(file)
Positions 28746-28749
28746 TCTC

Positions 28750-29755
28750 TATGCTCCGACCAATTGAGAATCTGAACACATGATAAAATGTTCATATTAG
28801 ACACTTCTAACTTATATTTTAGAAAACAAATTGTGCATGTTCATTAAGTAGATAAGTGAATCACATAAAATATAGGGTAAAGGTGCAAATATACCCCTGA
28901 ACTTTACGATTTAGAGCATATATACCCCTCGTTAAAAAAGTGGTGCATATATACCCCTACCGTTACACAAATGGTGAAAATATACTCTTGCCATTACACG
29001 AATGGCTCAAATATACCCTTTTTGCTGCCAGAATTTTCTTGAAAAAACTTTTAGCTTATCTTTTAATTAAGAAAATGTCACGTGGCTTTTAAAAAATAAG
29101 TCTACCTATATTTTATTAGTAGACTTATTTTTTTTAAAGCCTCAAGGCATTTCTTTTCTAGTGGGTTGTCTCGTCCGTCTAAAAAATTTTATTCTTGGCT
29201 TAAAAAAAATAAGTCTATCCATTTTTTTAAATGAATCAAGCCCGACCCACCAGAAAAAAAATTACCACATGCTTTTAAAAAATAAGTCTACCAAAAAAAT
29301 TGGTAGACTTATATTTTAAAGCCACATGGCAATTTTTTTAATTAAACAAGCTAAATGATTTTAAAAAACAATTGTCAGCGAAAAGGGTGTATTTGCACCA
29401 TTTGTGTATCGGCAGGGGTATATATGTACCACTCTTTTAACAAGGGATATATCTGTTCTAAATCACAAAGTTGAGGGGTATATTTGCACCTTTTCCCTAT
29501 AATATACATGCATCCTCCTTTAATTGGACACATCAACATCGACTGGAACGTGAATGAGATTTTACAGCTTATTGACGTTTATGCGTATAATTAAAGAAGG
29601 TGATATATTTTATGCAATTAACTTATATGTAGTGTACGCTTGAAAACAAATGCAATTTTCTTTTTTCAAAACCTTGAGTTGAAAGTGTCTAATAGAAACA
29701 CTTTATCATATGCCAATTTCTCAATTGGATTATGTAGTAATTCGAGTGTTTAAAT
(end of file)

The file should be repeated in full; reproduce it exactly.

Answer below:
Positions 28746-28749
28746 TCTC

Positions 28750-29755
28750 TATGCTCCGACCAATTGAGAATCTGAACACATGATAAAATGTTCATATTAG
28801 ACACTTCTAACTTATATTTTAGAAAACAAATTGTGCATGTTCATTAAGTAGATAAGTGAATCACATAAAATATAGGGTAAAGGTGCAAATATACCCCTGA
28901 ACTTTACGATTTAGAGCATATATACCCCTCGTTAAAAAAGTGGTGCATATATACCCCTACCGTTACACAAATGGTGAAAATATACTCTTGCCATTACACG
29001 AATGGCTCAAATATACCCTTTTTGCTGCCAGAATTTTCTTGAAAAAACTTTTAGCTTATCTTTTAATTAAGAAAATGTCACGTGGCTTTTAAAAAATAAG
29101 TCTACCTATATTTTATTAGTAGACTTATTTTTTTTAAAGCCTCAAGGCATTTCTTTTCTAGTGGGTTGTCTCGTCCGTCTAAAAAATTTTATTCTTGGCT
29201 TAAAAAAAATAAGTCTATCCATTTTTTTAAATGAATCAAGCCCGACCCACCAGAAAAAAAATTACCACATGCTTTTAAAAAATAAGTCTACCAAAAAAAT
29301 TGGTAGACTTATATTTTAAAGCCACATGGCAATTTTTTTAATTAAACAAGCTAAATGATTTTAAAAAACAATTGTCAGCGAAAAGGGTGTATTTGCACCA
29401 TTTGTGTATCGGCAGGGGTATATATGTACCACTCTTTTAACAAGGGATATATCTGTTCTAAATCACAAAGTTGAGGGGTATATTTGCACCTTTTCCCTAT
29501 AATATACATGCATCCTCCTTTAATTGGACACATCAACATCGACTGGAACGTGAATGAGATTTTACAGCTTATTGACGTTTATGCGTATAATTAAAGAAGG
29601 TGATATATTTTATGCAATTAACTTATATGTAGTGTACGCTTGAAAACAAATGCAATTTTCTTTTTTCAAAACCTTGAGTTGAAAGTGTCTAATAGAAACA
29701 CTTTATCATATGCCAATTTCTCAATTGGATTATGTAGTAATTCGAGTGTTTAAAT